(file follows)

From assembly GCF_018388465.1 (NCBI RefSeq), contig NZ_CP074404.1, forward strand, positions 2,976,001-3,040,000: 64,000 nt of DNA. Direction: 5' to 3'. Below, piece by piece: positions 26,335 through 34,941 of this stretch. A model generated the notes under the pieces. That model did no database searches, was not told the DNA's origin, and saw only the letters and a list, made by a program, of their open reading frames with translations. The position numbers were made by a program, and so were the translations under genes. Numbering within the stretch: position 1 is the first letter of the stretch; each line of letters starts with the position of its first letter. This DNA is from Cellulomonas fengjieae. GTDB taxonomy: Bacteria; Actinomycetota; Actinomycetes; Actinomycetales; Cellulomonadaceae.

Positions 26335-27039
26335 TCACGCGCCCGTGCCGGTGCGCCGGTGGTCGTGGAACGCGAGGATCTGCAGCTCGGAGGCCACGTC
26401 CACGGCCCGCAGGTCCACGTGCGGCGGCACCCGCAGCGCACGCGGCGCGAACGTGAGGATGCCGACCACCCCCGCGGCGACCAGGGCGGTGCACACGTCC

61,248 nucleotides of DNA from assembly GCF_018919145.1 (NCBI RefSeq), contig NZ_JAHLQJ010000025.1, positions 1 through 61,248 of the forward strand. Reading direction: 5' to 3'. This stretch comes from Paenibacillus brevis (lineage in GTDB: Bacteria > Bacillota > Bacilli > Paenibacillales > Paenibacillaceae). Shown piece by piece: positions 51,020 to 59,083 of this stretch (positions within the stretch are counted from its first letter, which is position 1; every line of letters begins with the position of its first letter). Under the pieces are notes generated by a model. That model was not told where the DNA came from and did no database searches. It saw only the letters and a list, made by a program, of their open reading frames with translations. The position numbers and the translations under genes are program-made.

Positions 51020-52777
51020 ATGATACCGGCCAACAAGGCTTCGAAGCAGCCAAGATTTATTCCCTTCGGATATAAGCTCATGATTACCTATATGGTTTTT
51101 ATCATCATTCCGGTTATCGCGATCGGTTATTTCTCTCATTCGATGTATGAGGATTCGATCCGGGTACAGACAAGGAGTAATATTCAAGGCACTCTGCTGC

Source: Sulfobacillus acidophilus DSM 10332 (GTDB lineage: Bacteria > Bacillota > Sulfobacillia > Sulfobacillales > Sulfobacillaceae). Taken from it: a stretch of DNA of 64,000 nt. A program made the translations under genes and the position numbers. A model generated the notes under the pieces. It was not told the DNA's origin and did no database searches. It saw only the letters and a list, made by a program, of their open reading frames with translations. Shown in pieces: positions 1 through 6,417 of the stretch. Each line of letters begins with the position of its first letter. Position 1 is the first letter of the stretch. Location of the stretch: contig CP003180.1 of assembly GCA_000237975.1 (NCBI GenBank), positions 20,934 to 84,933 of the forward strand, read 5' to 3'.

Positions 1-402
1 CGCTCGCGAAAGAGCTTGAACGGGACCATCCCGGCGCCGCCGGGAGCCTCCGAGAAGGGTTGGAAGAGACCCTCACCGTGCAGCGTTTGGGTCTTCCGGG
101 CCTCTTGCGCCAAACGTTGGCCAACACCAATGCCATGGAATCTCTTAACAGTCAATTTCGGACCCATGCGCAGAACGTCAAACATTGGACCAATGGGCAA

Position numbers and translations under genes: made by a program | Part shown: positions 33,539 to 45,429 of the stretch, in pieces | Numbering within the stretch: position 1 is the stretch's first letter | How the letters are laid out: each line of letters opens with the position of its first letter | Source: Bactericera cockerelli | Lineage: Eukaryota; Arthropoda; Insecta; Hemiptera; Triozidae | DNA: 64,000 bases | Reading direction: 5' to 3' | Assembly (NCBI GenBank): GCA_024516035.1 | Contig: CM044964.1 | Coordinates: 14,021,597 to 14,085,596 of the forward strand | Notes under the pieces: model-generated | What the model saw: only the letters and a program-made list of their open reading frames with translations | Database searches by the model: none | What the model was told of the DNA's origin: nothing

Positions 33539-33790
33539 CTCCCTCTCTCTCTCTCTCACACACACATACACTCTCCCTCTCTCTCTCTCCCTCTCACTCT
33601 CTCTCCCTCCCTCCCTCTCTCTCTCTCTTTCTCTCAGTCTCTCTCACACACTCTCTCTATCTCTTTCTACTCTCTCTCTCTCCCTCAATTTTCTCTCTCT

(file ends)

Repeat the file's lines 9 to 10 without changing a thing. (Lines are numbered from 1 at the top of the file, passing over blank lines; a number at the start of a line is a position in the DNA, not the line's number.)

Source: Sulfobacillus acidophilus DSM 10332 (GTDB lineage: Bacteria > Bacillota > Sulfobacillia > Sulfobacillales > Sulfobacillaceae). Taken from it: a stretch of DNA of 64,000 nt. A program made the translations under genes and the position numbers. A model generated the notes under the pieces. It was not told the DNA's origin and did no database searches. It saw only the letters and a list, made by a program, of their open reading frames with translations. Shown in pieces: positions 1 through 6,417 of the stretch. Each line of letters begins with the position of its first letter. Position 1 is the first letter of the stretch. Location of the stretch: contig CP003180.1 of assembly GCA_000237975.1 (NCBI GenBank), positions 20,934 to 84,933 of the forward strand, read 5' to 3'.

Positions 1-402